What I was feeling today about my finances?

I still feel sad at my dwindling bank account. I’m confused a little about my retirement savings. Last night, my aunt and I were talking about the different vehicles in which I’m putting my money. She warned me not to have too many and asked me why I had term insurance. I don’t have kids. I’ll have to look further into that because I understood why term insurance was important when talking to my financial planner, but all of that has escaped my brain. She understood, saying every year she has to relearn medical insurance terms (HSA vs. FSA) and doesn’t have a mind for investing, either. I need to do more homework.

I also has asked my aunt if she had taking advantage of high interest rates of an online savings account. Throughout the day, I was trying to see which savings account is best for my Emergency Fund and Life Happens Fund. I decided to go ahead and start dropping a money in both. Now, I have direct deposits set up for both the funds.

I’m still trying to decide between needs and wants to. It’s been nearly two months since my loctician touched my hair. I love her, but don’t want to shell out the $80 to style my hair for my birthday next week. I’d do my own hair and spend that money elsewhere. It’s funny how quickly priorities can change.

Day 19: Strengthen Stewardship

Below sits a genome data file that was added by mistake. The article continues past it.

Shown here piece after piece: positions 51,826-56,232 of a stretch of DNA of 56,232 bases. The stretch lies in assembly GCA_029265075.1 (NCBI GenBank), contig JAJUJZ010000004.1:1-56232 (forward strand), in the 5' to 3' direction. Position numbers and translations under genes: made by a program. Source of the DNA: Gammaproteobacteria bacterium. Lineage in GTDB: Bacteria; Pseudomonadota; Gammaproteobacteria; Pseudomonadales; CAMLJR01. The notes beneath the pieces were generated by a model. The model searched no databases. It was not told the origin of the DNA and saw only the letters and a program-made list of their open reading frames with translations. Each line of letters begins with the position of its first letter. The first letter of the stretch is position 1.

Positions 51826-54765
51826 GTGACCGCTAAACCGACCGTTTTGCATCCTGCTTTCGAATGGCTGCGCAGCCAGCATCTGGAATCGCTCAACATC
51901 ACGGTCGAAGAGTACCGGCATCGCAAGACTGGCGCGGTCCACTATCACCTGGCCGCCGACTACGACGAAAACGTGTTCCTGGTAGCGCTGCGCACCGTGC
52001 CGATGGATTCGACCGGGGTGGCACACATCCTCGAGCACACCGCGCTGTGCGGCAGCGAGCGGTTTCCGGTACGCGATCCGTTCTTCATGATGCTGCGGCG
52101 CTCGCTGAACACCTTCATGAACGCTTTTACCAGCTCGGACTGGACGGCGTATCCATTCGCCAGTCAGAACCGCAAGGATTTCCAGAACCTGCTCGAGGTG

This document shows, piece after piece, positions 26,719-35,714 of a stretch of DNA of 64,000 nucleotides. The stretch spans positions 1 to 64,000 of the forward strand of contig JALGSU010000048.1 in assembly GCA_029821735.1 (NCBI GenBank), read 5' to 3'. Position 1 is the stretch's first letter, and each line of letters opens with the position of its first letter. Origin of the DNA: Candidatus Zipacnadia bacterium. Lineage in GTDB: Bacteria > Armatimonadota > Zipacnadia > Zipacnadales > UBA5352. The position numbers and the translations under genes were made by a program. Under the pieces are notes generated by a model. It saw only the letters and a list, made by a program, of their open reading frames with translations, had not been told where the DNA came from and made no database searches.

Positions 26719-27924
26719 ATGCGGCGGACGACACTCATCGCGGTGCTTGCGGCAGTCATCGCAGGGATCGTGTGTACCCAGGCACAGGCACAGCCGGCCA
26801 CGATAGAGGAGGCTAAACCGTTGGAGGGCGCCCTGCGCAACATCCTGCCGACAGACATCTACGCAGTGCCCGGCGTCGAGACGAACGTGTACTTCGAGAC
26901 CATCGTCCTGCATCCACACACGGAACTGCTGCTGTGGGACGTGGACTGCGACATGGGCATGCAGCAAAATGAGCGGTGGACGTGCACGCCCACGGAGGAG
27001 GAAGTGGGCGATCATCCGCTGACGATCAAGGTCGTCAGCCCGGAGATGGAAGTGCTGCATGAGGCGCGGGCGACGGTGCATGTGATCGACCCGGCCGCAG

Main Point: The better I handle the money I have, the more I may receive.

Today’s assignment: Sign a quitclaim deed acknowledging that everything I have belongs to God.

If you are ready to acknowledge that God owns everything you have, go online, print out and sign the quitclaim deed. If you honestly can’t sign the deed, pray that God will help you realize he’s in control.

Identify one area of your finances where you have been a good steward but where you may need some inspiration. Once you’ve identified one area of your finances that could be improved upon, determine what you can do to make it better.

I feel that I’ve been a good steward of my retirement savings, but I’d like to better understand each of my policies.

What I wanted to buy today, but didn’t:

I wanted to buy a car wash. It started yesterday when I saw the long line at Sheetz for the car wash. Everyone was trying to get the snow and salt off their cars. I’m waiting to see if it rains Sunday. That way, I’ll save some money.

What was easy about today?

Having more free meals at work. My company had clients from all around the country in this week, so we get the leftovers of anything that’s delivered. Yay!

What was hard about today?

It was hard to see my bank account balance dwindle after paying for rent and the cell phone bill. Ugh. It’s funny that just a few weeks ago, I would be spending everything until I had less than $100 in my checking account and the bank would send me a low balance alert. I don’t ever want to see one of those again.

What did I learned from today’s chapter?

The chapter reiterated that being a good steward of my finances could open up more blessings for me. Not that I’m deeply religious, but I remember a scripture that asks how can you be a good steward of much when you can’t manage the little you already have. I’m trying to save and pay debt now so that I’ll have good habits for when my life changes, and, I hope, my pay increases.

What I was feeling today about my finances?

I was feeling OK. I felt calm knowing that I have a budget and won’t be spending frivolously. Although this first part of the month will put a huge dent on my bank account, I know that things will get better.